Is gluten bad? Is salt a hard no? Is veganism the best? Are fermented foods good for you? There is no right or wrong, good or bad, best or worst. When it comes to your diet, it’s all about balance, quality, and compatibility. 

Whole Grains 

Whole grains have been part of our diet for thousands of years. Whole grains like barley, rye, brown rice, buckwheat, bulgur, and whole-grain products like bread and pasta are high in fiber, B vitamins, potassium, magnesium, selenium, and iron. They are also a source of complex carbohydrates, which we need for energy. Whole grains have also been linked to lowering the risk of heart disease, type 2 diabetes, stroke, and obesity. 

So why have they gotten such a bad rap? The simple answer is that whole grains aren’t compatible with everyone. For some, the fiber in them is great for digestion, but for those with inflammatory gut issues, processing grains and gluten is problematic. Fortunately, whole grains aren’t the only source of the above-mentioned nutrients. 

Aside from the most common reason people avoid whole grains products, gluten sensitivity or intolerance, whole grains might also not be the most appropriate food for individuals with an autoimmune disorder or Lyme disease. In the case of Lyme disease, whole grain products that contain gluten can further weaken the immune system, cause inflammation, and fuel yeast overgrowth. Gluten also can spur abnormal immune responses for those suffering from an autoimmune disorder. 

That’s why both the Lyme diet and Autoimmune Protocol diet recommend avoiding gluten. Both of these diets—which really can be used as guidance for anyone—advocate eliminating what the body doesn’t need and making those determinations through a process of elimination and reintroduction.  


Eating meat is bad for your health and the planet, says the vegan. You can’t get enough protein, vitamin B12, iron, calcium, and essential fatty acids from eating a plant-based diet, says the meat eater. To eat meat or not might be the most polarizing food topic, and one where both sides have some heavy claims and valid evidence.  

Meat lovers and vegans might never see eye to eye, andthe decision to include animal protein in your diet or not requires a certain level of self-education, conscious shopping, and body attunement. For example, not all livestock is raised equally (hormone free, antibiotic free, grass-fed, free range, humanely treated, etc.) And, not all types of meat support heart health and healthy cholesterol levels, such as red meats (beef, lamb, pork, goat, venison), which have more saturated and trans-fat than lean protein like chicken. 

Eating meat for your health means eating the right type of meat for your body and in moderation. For someone trying to heal from adrenal fatigue, animal protein can be beneficial whereas for someone with heart disease or high cholesterol, animal protein might be advised against. Chronic conditions aside, it is also important to pay attention to how eating meat or not eating meat makes you feel.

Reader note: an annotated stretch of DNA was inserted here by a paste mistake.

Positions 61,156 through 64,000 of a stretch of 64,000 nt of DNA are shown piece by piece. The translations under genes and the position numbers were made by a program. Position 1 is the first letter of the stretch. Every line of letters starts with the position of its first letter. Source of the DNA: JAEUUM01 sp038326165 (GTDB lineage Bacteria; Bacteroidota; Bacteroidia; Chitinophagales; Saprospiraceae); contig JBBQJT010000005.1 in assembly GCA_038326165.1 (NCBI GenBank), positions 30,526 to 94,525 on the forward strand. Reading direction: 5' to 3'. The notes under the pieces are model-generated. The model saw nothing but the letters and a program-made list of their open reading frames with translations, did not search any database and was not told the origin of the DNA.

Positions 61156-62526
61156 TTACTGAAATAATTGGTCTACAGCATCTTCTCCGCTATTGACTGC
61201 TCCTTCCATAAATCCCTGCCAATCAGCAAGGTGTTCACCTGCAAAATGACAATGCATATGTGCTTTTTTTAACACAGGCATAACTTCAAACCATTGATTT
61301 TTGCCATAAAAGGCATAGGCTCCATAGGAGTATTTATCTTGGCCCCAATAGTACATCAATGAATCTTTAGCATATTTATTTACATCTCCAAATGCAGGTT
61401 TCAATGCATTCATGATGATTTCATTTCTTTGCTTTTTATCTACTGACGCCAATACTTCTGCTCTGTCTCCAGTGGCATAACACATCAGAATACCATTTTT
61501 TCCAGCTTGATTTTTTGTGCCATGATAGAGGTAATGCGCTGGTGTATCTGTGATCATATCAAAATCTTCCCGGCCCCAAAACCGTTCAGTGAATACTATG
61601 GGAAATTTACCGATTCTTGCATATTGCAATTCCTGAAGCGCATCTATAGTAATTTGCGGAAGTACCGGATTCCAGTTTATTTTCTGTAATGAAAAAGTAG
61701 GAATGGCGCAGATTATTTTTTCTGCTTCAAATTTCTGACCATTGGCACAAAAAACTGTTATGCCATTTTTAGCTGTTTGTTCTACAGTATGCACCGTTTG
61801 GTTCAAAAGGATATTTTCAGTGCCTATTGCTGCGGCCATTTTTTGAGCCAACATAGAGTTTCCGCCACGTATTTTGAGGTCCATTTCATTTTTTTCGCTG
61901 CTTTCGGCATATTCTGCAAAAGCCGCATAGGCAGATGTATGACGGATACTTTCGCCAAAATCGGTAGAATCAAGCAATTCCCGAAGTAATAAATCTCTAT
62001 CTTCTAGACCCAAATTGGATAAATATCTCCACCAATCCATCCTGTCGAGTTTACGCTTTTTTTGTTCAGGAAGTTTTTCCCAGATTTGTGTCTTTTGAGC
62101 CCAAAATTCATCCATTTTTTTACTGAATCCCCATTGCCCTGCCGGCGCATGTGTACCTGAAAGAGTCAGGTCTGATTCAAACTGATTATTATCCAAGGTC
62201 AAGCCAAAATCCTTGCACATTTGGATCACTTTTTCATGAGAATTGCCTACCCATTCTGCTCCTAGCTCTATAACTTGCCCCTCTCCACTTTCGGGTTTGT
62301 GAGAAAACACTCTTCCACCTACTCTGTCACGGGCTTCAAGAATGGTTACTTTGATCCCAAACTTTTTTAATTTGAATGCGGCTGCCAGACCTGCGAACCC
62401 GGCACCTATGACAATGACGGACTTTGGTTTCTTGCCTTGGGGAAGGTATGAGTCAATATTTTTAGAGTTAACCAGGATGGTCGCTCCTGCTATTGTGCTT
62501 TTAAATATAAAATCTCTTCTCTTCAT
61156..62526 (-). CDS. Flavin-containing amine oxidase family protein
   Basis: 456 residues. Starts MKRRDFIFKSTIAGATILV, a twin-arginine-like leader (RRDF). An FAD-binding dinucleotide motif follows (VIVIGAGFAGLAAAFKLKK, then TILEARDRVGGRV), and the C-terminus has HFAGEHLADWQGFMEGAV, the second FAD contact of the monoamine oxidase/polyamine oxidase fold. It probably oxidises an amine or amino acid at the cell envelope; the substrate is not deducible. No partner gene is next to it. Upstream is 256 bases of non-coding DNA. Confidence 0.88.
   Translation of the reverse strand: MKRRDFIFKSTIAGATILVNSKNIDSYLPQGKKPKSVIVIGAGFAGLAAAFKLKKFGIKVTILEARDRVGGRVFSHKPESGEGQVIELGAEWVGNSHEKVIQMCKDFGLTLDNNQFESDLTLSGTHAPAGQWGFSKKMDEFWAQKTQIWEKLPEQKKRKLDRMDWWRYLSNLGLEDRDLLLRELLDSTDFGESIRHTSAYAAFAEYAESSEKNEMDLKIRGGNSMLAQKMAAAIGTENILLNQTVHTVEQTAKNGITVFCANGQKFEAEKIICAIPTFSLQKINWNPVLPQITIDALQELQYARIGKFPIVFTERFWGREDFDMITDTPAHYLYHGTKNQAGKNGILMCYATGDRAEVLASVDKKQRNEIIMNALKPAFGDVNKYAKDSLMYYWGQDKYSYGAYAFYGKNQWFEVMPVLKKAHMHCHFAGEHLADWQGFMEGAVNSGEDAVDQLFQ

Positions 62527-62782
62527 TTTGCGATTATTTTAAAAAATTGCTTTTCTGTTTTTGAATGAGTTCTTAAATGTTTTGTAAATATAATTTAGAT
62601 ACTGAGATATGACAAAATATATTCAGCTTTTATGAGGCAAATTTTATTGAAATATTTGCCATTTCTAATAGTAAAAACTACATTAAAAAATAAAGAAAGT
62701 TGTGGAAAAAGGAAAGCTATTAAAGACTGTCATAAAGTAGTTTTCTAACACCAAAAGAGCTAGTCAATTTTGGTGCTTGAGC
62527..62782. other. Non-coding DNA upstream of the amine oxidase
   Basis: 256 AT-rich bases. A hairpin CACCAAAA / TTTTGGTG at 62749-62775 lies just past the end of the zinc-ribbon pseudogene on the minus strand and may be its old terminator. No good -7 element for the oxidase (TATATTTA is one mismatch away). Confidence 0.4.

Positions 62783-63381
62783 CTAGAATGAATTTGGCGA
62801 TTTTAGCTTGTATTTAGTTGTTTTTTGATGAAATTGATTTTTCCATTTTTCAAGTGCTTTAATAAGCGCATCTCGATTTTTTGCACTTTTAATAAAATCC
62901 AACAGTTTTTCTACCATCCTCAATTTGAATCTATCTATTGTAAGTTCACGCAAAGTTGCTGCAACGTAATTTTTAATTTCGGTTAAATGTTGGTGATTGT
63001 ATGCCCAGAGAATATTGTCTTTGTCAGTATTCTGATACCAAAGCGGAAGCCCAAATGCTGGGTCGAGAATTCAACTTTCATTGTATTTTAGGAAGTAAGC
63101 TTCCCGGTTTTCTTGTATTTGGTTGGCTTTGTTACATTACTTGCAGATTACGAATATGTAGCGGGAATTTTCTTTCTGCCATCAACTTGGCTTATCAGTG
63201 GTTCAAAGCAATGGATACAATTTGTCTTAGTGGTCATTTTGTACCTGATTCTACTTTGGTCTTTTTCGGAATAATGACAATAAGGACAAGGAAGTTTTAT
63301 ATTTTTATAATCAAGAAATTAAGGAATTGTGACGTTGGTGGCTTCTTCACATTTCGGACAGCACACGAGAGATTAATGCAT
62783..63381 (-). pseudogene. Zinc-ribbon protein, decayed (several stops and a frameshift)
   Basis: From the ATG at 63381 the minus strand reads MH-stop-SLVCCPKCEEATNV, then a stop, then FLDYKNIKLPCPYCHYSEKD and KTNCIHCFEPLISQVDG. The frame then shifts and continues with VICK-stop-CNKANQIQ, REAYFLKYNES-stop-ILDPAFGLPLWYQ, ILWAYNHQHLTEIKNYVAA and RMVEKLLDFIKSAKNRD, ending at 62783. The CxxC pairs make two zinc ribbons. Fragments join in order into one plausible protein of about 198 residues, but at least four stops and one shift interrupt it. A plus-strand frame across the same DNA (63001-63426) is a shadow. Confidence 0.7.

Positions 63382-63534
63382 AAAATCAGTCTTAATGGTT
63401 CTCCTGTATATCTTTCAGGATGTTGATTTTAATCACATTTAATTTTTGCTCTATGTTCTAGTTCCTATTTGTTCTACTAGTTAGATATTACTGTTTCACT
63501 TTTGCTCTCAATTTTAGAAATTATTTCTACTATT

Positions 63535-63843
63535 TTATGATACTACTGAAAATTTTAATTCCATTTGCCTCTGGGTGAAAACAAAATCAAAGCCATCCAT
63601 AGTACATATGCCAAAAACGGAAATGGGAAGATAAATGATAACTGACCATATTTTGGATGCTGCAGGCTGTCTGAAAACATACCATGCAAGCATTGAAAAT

The decision to adhere to a vegan diet is not as simple of just eliminating food sourced from animals. It is very easy to be an unhealthy vegan if you are not conscious of where you are getting essential nutrients like protein, calcium, iron, essential fatty acids, zinc, iodine, and vitamin B12 from. However, there is a lot of scientific evidence in favor of an entirely or predominantly plant-based diet. For starters, plants are high in fiber (which your gut microbiome needs to thrive) and phytochemicals and antioxidants (which work to neutralize toxins from pollution, processed food, bacteria, and viruses). For some, a vegan diet can reduce your risk of cancer, heart disease, and obesity and can be particularly beneficial for those suffering from chronic inflammation (the root of most diseases). 


You would be hard-pressed to find someone who would refute your claim that fruit is good for you. An apple a day keeps the doctor away, right? Fruits provide a diversity of antioxidants and are high in fiber and essential vitamins and minerals. Too much fruit, though, can cause heartburn, diarrhea, reflux, and bloating. High blood sugar is another possible side effect of eating too much fruit, which could pose an additional problem for individuals with diabetes. But eating the right amount and diversity of fruit daily is an important component of a balanced and healthy diet unless, for example, you have a fungal infection. 

Candida is the most common fungus in the human body. It is generally benign unless there is an overgrowth, which can be caused by things like diet, antibiotics, too much alcohol, and stress. A diet high in sugar (even natural sugars from fruit) can create an environment that supports a candida overgrowth, which can manifest as a UTI, yeast infection, GI issues, and even joint pain. Low-sugar fruits like lemon, limes, and berries can still be consumed in small amounts, but generally, most fruits should be avoided until the infection is eliminated.